UVU gets thumbs up for groundbreaking on new building
On Thursday March 14, the Higher Education Appropriations Subcommittee of the Utah State Legislature announced its funding plans for purposed UVU building expansion.
“Heading into the session, we knew that we would not get everything we requested,” said President Matthew Holland in his announcement to UVU faculty and administration. “There was even a moment of uncertainty about whether any of our requests would get funded.”
With the $10 million cut in 2008 and the possibility of another $10 million cut in funding looming, UVU waited to see how many, if any, funding proposals would be granted. Bearing in mind UVU’s history of being underfunded and denied support to pursue goals, Holland had to consider the possibility that the competition for the money was too great.
“We … faced a set of stiffly competitive projects on the capital facilities front,” Holland said. “These issues and the many twists and turns of the session notwithstanding, I am happy to report that UVU fared quite well during the session.”
After two years of waiting, President Holland announced on March 20 that UVU has received $54 million to move forward with its plans to build another classroom building.
“I’m glad they’re getting this extra building,” said Megan Tindsdell, a senior. “The school is so crowded, it’ll be nice to have some extra breathing room, even if it doesn’t affect my time here.”
The new 250,000 square-foot classroom building will have more than 200 offices, 3,000 classrooms, a 1,000-seat auditorium and several large study areas. Many faculty members and students have expressed relief in the new building and the space it will provide. Others aren’t quite sure it’s as necessary as everyone says it is.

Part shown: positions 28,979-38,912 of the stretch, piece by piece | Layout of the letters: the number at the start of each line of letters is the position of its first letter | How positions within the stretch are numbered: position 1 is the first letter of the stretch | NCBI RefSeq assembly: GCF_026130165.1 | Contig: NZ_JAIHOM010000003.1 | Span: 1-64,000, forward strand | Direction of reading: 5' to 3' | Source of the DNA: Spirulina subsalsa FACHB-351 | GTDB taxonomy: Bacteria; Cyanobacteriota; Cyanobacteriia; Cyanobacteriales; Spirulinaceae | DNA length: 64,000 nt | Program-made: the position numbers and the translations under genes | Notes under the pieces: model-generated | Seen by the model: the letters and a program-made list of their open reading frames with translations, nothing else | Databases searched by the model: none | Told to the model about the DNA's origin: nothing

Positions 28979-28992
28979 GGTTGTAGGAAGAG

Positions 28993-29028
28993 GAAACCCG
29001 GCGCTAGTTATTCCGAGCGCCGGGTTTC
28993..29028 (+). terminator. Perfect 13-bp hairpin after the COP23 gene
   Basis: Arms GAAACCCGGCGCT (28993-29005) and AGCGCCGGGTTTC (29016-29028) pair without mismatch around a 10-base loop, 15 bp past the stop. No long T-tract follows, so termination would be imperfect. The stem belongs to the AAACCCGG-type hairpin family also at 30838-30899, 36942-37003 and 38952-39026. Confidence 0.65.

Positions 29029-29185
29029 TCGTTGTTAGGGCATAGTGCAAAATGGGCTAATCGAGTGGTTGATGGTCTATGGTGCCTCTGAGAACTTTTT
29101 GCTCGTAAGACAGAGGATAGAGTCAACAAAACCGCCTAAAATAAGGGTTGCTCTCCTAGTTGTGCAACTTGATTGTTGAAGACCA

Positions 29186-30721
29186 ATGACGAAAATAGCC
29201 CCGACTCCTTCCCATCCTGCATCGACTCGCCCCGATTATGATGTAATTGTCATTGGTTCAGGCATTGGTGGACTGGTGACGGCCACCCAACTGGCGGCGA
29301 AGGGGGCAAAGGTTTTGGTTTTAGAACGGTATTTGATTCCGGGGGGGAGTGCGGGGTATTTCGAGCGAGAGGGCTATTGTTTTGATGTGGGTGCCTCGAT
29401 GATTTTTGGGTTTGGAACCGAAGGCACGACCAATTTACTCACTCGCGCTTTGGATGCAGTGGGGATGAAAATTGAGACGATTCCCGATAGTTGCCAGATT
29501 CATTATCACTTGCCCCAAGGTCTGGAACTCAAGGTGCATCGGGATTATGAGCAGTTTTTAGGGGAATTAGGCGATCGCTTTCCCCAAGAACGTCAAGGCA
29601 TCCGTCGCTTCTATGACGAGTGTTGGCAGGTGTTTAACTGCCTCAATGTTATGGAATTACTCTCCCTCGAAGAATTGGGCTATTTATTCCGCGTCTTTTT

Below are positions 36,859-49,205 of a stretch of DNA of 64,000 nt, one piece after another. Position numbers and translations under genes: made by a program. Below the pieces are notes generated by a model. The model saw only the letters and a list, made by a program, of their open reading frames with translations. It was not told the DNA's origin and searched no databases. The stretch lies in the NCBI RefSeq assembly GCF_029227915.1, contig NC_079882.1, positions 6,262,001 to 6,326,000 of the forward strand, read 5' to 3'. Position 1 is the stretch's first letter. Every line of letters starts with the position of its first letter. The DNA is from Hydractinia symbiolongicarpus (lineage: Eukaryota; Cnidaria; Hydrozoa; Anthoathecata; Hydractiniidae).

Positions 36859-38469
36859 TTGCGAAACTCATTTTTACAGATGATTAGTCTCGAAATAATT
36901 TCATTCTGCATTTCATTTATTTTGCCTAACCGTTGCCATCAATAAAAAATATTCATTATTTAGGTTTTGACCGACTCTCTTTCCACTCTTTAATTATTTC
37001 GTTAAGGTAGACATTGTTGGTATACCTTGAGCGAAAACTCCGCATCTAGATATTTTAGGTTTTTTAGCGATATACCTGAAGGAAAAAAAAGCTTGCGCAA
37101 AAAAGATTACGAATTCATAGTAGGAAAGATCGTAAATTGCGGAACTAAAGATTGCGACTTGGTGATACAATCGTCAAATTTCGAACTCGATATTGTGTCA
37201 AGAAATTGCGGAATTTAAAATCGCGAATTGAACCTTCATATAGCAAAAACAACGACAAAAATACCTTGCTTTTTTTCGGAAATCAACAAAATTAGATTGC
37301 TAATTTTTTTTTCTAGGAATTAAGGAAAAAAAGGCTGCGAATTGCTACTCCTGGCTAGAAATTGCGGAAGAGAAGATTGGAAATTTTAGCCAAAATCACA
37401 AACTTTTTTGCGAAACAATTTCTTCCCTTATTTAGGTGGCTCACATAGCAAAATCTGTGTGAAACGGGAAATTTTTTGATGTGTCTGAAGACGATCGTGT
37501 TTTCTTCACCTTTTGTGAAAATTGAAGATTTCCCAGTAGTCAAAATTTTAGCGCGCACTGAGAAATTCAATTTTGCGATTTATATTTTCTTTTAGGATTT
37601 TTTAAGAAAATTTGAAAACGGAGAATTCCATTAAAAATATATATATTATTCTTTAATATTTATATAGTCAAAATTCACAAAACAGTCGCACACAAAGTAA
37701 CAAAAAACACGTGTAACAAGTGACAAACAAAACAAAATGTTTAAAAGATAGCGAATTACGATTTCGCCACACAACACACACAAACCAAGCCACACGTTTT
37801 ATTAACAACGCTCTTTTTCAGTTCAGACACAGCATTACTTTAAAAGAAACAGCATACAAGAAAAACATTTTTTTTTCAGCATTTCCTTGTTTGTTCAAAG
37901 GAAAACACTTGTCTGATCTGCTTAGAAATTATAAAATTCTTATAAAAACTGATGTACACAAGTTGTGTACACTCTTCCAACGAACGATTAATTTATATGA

“Everyone keeps saying that we need the space, and maybe we do,” said Kayla Hart, a sophomore. “I’ve just never noticed that much of a problem. I’ve only ever had one class where there were more than 20 or 25 people, and that was my biology class last year. But now we have the science building for that, and we’re getting that student life building.”
UVU currently has the fewest square feet per student of any upper education institution in Utah. Utah Board of Regents conducted a study that found UVU has 56 assignable square feet for every full-time student, a Utah System of Higher Education low. The study also indicated that UVU would need a minimum of 757,000 additional assigned square feet by 2020 to accommodate growth, at which time the student body is projected to near 43,000 students.
“The Utah Legislature’s approval of funding for the new classroom building is a crucial win for UVU students, and we’re grateful for lawmakers’ support,” Holland said. “This new facility will help ensure that students and faculty members have the physical learning tools and atmosphere that is vital to student success.”
The building will be constructed in the parking lot just north of the Liberal Arts building. Questions of where students will park once groundbreaking, projected for late this summer, has begun. With limited space on or near campus to park, some students are already feeling agitated.
“It just seems like another construction nightmare,” Hart said. “Not to mention the fewer parking spots we’ll have. Next thing you know we’ll be asked to just walk our commute to school. I come from Sandy and I’m already fed up with parking; it’s completely impossible.”
The university recognizes the potential parking issues but looks toward the improved mass transit that is now available through Frontrunner and UTA that improves transportation options for students commuting from Salt Lake Valley. Administration was unable to officially comment on future parking plans at this time.
By Nicole Shepard